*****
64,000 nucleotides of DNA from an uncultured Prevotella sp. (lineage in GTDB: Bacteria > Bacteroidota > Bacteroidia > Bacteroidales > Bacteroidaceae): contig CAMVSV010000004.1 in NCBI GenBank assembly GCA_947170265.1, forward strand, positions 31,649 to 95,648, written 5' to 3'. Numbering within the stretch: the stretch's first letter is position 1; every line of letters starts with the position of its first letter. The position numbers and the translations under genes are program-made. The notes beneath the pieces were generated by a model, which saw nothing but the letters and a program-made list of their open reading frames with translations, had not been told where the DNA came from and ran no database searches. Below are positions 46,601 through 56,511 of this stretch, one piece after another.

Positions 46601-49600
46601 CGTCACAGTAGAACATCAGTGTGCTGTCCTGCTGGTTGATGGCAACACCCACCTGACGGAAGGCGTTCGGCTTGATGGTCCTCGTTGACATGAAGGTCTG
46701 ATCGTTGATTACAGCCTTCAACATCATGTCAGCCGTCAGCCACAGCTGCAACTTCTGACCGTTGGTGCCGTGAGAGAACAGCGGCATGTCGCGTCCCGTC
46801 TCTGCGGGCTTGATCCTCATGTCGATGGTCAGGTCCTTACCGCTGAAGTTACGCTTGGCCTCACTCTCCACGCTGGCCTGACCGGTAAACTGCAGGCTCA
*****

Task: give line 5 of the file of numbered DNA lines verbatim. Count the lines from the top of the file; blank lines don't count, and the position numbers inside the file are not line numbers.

46801 TCTGCGGGCTTGATCCTCATGTCGATGGTCAGGTCCTTACCGCTGAAGTTACGCTTGGCCTCACTCTCCACGCTGGCCTGACCGGTAAACTGCAGGCTCA